The marriage proposal is accepted. Now the crucial time of preparing wedding expenses comes. You have got together for a round table next evening and wondered who pays for wedding expenses? I warn you that today there are no strict rules for paying for a wedding. It may be a bride or a groom, their parents, or all together. The main thing is agreement and understanding of each other. Be attentive to your relatives and listen to each other, then everything will work out.
Are there any socially accepted rules of who pays for a wedding these days?
It is increasingly common nowadays to observe weddings where only the newlyweds bear all pays incurred. It may be couples who have lived together for a long time and have decided to spend their savings. But it can also be different. It may be couples who are not married for the first time or young people who earn enough to take full responsibility for wedding bills; or parents that desire to contribute to this important day for their children. Fortunately, traditional cost-sharing no longer exists in modern society because the bride's family would bear a significant part of the wedding payments. Maybe it is probably the most logical and excellent variant to divide the budget equally. Then no one will be left disadvantaged 🙂
But each case is different. We will observe the traditional wedding costs division. You may ignore these traditions and do as you and your family wish.
What the bride's family pays for the wedding
Customarily the bride's family incurs the highest costs. It all starts with a wedding attire (or your mother/grandmother can save your money giving their white dress for you to follow the family custom) and ends with the wedding organizer with ceremony organization costs. Today you with your family are free to decide whether to keep the traditional wedding payment etiquette or not.
Traditionally the bride's family pays for:
- betrothal expanses;
- fiancee's clothes (dress, wreath covers/veil, jewelry, shoes, clutch, garter belt and other details);
- wedding organizer;
- video and photography;
- transport and hotel rooms for the bride's friends;
- music, venue rental, décor for the ceremonial part;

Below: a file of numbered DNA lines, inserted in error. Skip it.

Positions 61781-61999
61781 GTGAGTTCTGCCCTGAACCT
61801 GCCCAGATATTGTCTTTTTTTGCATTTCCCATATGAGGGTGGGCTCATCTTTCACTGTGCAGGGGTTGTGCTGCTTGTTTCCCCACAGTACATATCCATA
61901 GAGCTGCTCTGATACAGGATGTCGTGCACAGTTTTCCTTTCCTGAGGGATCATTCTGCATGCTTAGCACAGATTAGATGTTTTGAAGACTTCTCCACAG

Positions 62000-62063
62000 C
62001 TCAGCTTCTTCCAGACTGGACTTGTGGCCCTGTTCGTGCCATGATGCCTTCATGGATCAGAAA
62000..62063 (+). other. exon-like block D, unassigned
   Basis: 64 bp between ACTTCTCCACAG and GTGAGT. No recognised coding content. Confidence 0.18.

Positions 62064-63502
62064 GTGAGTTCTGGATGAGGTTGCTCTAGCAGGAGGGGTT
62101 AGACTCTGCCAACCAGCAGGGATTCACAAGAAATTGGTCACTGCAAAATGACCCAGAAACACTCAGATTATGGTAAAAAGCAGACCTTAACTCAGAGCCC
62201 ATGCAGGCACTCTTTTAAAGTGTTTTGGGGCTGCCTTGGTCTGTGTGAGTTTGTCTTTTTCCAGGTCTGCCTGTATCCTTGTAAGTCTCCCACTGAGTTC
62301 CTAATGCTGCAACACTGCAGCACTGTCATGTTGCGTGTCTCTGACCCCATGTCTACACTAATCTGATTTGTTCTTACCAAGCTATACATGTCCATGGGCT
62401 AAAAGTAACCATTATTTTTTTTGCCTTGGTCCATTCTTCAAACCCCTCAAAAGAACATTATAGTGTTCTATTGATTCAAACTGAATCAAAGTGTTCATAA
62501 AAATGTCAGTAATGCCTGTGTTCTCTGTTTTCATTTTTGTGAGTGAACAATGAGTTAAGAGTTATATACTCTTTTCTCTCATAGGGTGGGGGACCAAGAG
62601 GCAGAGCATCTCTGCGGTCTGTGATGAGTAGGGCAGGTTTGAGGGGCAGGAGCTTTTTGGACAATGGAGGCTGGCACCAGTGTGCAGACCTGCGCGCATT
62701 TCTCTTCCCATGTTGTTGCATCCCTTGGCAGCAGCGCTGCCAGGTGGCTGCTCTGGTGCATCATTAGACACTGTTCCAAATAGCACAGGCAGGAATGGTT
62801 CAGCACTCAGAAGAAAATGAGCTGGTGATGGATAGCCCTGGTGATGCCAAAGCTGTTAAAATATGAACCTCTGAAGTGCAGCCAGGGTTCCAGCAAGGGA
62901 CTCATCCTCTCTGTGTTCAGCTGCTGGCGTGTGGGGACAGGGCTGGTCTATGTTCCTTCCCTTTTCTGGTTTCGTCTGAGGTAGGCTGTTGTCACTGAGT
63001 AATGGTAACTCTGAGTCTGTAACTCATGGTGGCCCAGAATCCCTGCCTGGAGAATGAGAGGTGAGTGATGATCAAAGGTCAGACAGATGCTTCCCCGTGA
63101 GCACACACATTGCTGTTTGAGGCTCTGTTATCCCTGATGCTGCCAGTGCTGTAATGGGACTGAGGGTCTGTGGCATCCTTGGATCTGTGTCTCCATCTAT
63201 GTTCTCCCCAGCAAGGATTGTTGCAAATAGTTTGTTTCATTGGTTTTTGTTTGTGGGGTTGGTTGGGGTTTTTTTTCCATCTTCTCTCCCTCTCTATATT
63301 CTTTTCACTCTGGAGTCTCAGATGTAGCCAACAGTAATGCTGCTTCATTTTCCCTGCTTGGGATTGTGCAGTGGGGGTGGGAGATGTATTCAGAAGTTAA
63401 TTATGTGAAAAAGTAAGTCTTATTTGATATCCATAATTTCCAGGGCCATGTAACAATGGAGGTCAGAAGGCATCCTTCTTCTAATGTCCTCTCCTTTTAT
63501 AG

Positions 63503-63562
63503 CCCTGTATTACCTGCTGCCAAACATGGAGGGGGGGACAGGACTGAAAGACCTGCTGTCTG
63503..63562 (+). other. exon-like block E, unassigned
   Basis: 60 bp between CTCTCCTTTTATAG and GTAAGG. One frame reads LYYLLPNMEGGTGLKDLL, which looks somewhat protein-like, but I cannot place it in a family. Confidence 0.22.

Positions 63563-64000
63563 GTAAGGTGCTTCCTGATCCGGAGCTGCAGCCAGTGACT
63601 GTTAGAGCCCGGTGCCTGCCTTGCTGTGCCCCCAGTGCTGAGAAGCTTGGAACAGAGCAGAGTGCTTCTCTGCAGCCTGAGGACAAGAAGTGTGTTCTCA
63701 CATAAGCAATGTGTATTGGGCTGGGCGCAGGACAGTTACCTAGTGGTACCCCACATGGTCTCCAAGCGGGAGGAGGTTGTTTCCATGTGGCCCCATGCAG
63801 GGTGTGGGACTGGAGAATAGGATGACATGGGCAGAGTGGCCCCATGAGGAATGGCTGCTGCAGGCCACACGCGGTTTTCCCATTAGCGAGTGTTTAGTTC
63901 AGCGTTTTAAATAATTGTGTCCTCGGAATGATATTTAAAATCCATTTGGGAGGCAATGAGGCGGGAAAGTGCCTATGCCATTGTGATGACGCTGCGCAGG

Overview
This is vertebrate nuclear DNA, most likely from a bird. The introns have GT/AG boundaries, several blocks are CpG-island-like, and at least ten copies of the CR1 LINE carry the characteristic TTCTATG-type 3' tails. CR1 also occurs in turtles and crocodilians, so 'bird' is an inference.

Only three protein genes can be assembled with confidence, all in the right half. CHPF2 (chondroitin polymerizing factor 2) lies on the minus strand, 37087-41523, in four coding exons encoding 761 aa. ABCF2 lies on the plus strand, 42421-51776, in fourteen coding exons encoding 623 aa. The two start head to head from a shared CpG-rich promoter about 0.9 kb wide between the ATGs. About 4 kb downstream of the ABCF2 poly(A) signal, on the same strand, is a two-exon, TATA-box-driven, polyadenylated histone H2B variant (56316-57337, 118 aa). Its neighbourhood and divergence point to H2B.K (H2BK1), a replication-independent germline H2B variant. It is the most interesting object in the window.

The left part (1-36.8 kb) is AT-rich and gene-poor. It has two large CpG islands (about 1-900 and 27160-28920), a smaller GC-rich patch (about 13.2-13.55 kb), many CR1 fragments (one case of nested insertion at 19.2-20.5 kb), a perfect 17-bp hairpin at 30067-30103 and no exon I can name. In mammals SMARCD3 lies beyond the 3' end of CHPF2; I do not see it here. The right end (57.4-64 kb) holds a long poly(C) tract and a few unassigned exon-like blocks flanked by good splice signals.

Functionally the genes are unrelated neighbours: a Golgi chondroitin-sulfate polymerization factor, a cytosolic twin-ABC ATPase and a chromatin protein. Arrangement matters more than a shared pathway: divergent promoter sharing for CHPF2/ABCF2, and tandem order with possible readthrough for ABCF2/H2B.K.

- pre-wedding party expenses;
- wedding cake;
- florist and flowers expenses in some cases except for bridal bouquet and fiance's boutonniere (read more about wedding flowers and florist to know about flowers expenses);
- invitations, guests' name cards, etc.
What the groom's family pays for wedding
Historically they should finance marriage license, transport/hotel rooms for groomsmen, rehearsal dinner with its venue, food, music, decor, and invitation cards. They also fund the honeymoon (in this case, the groom's parents can spend more money than the bride's ones). But today, there are more cases when the groom himself may finance all honeymoon costs. Or a young couple creates a “honeymoon donation box,” where any guests who desire to make a contribution and help the couple with their honeymoon may put money in the box.
The fiance's parents wedding expense etiquette includes:
- marriage license;
- transport and hotel rooms for fiance's friends;
- bridal bouquet and groom's boutonniere;
- rehearsal dinner organization;
- music band with alcohol expenses;
- honeymoon organization.
What does the bride pay for?
It is customary that she finances make-up and hair, a wedding ring of her second half, and lovely gifts for her friends. But all costs can be divided between her parents if they decide to do it. The main thing is the family's initial agreement as sometimes parents who pay more money feel their power and may not listen to their daughter who wants to do things differently. You may think carefully about your priorities and desires to make a useful contribution and, of course, choice. Stay in reality and think about the exact sum of money you have and your desired wedding to not to be upset in the future. Read more about how to get everything done in time and make your wedding ideal.
Wedding pay by bridal includes:
- groom's wedding ring;
- brides and bridesmaids' make-up and hair;
- sweet presents for her parents, friends, and fiancé.
What does the groom pay for?
The fiancé defrays the price of his attire and presents. But all expenses may be divided with his parents.
Traditional wedding expenses by the groom are:
- his attire;
- engagement rings together with fiancee's wedding ring;
- any presents for friends and the fiancee;
- honeymoon payment (together with his parents).
Now you are aware of who pays for what at weddings, but it is no more than a custom. Nowadays, only a few newlyweds and their parents follow these rules because modern young people are becoming financially independent and decide to get married when they approach consciously.